The 'traveler's funk' I mentioned earlier is a state I (and possibly others - I don't know) tend to slip into when doing long range travel. You're sometimes lightly dozing, sometimes staring into the distance. You no longer really pay attention to things - you're just enduring and waiting for it to end. I listened to my audio book though I doubt I would pass a test on what it was about as I nodded off a couple of times. As our bags were simply stacked in the back room adjacent to the engine room, I was able to retrieve my sweater to combat the cold brought on by the rain and our speed.

We chugged down the Mekong, the mist laden jungled hills bounding the muddy waters. The mists crowning the hills lent the area a primeval look. Signs of extreme poverty - and habitation - dotted the river irregularly in the form of nets and poles.

Eventually, we reached Luang Prabang.


Lao Visa $35 USD or 1500 BHT

Boat from border to Luang Prabang, $20

Thai pillow (extra hard) 100 BHT

Getting some yahoo to carry your bag for you (in Lao) 50 BHT (screw that).


In Time. 3/10. Dull. What the fuck is that shit? Hell, I even went to the end and that looked dull. Bah.


Bike Rickshaw

Chaing Khong

Leaving for Luang Prabang

Along the Mekong

Charley on the Mekong

Jaws Redoux

What is outside my mutherfucking balcony - YOU WIN TJ


  1. Looking out from the balcony... hey, there are no satellite dishes on the roofs! Are you in an alternative dimension again?

  2. It does feel like an alternative dimension. I'm not thrilled with Laos so far.



{{2011}} London, GB | Rail N Sail | Amsterdam, Netherlands | Prague, Czech Republic | Budapest, Hungary | Sarajevo, Bosnia | Romania | Chisinau, Moldova | Ukraine: Odessa - Sevastopol | Crossed Black Sea by ship | Georgia: Batumi - Tbilisi - Telavi - Sighnaghi - Chabukiani | Turkey: Kars - Lost City of Ani - Goreme - Istanbul | Jordan: Amman - Wadi Rum | Israel | Egypt: Neweiba - Luxor - Karnak - Cairo | Thailand: Bangkok - Pattaya - Chaing Mai - Chaing Rei | Laos: Luang Prabang - Pakse | Cambodia: Phnom Penh | Vietnam: Vung Tau - Saigon aka Ho Chi Minh City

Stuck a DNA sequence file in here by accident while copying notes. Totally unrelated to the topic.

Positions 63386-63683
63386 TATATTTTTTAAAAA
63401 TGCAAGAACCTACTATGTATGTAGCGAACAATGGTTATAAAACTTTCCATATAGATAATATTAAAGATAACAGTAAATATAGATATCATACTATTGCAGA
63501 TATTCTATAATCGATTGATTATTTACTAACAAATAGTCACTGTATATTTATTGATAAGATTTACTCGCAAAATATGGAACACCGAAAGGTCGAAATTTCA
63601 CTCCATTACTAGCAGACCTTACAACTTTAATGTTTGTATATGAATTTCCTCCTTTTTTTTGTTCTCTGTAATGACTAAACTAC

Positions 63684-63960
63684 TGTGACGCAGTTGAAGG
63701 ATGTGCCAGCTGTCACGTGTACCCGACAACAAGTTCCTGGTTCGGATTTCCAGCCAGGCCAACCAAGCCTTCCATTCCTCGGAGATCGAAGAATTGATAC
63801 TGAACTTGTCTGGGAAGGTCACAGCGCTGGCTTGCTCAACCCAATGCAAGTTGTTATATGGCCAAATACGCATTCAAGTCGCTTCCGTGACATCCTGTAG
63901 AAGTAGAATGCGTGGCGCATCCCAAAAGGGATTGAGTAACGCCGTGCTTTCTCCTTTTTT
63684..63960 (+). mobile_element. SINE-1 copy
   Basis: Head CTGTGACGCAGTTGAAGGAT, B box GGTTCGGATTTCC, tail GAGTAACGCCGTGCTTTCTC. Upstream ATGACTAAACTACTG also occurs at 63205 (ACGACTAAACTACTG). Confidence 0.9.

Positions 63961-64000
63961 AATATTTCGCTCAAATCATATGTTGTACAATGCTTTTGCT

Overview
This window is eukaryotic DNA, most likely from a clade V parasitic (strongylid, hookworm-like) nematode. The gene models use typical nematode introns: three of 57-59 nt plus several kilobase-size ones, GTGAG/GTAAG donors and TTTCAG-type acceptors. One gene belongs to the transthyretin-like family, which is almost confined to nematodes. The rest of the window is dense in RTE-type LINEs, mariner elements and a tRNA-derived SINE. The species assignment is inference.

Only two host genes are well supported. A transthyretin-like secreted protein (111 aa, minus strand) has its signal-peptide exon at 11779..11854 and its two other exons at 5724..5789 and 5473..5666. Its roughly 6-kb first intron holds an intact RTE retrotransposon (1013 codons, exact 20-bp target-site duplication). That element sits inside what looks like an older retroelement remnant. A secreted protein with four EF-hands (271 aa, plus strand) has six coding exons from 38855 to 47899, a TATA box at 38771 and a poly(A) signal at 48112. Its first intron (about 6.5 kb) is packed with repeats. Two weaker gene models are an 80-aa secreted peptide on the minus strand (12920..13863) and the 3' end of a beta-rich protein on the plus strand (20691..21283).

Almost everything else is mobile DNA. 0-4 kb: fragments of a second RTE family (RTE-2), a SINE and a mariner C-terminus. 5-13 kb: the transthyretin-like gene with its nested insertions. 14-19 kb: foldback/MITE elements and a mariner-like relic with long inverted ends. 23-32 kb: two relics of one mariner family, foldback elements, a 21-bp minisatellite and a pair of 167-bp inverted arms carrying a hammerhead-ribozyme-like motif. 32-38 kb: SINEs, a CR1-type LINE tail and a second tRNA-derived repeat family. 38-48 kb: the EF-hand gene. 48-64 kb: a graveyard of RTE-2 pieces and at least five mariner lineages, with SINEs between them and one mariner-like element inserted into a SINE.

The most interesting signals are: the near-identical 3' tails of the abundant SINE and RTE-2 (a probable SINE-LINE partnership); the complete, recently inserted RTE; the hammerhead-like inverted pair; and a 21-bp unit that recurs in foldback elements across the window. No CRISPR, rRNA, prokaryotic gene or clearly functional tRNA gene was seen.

{{2012}} Cambodia: Kampot - Sihanoukville - Siem Reap - Angkor Wat | Thailand: Bangkok | India: Rishikesh - Ajmer - Pushkar - Bundi - Udaipur - Jodhpur - Jasalmer - Bikaner - Jaipur - Agra - Varanasi | Nepal: Kathmandu - Chitwan - Pokhara - Bhaktapur - (Rafting) - Dharan | India: Darjeeling - Calcutta Panaji | Thailand: Bangkok - again - Krabi Town | Malaysia, Malaka | Indonesia: Dumas - Bukittinggi - Kuta - Ubud - 'Full Throttle' - Gili Islands - Senggigi | Cambodia: Siem Reap | Thailand: Trat | Turkey: Istanbul | Georgia: Tbilisi

{{2013}} Latvia: Riga | Germany: Berlin | Spain: Malaga - Grenada | Morocco: Marrakech - Essauira - Casablanca - Chefchawen - Fes | Germany: Frankfurt | Logan's Home Invasion USA: Virginia - Michigan - Indiana - Illinois - Illinois - Colorado | Guatemala: Antigua - San Pedro | Honduras: Copan Ruinas - Utila | Nicaragua: Granada | Colombia: Cartagena | Ecuador: Otavalo - Quito - Banos - Samari (a spa outside of Banos) - Puyo - Mera

{{2014}} Peru: Lima - Nasca - Cusco | Dominican Republic | Ukraine: Odessa | Bulgaria: Varna - Plovdiv | Macedonia: Skopje - Bitola - Ohrid - Struga | Albania: Berat - Sarande | Greece: Athens | Italy: Naples - Pompeii - Salerno | Tunisia: Hammamet 1

{{2015}} Hammamet 2 | South Africa: Johnnesburg | Thailand: Hua Hin - Hat Yai | Malaysia: Georgetown | Thailand: Krabi Town | Indonesia:
Sabang Island | Bulgaria: Plovdiv | Romania: Ploiesti - Targu Mures | Poland: Warsaw | Czech Republic: Prague | Germany: Munich | Netherlands: Groningen | England: Slough | Thailand: Ayutthaya - Khon Kaen - Vang Vieng | Cambodia: Siem Reap

{{2016}} Thailand: Kanchanaburi - Chumphon | Malaysia: Ipoh - Kuala Lumpur - Kuching - Miri | Ukraine: Kiev | Romania: Targu Mures - Barsov | Morocco: Tetouan

{{2017}} Portugal: Faro | USA: Virginia - Michigan - Illinois - Colorado | England: Slough - Lancaster | Thailand: Bangkok | Cambodia: Siem Reap

{{2018}} Ukraine: Kiev - Chernihiv - Uzhhorod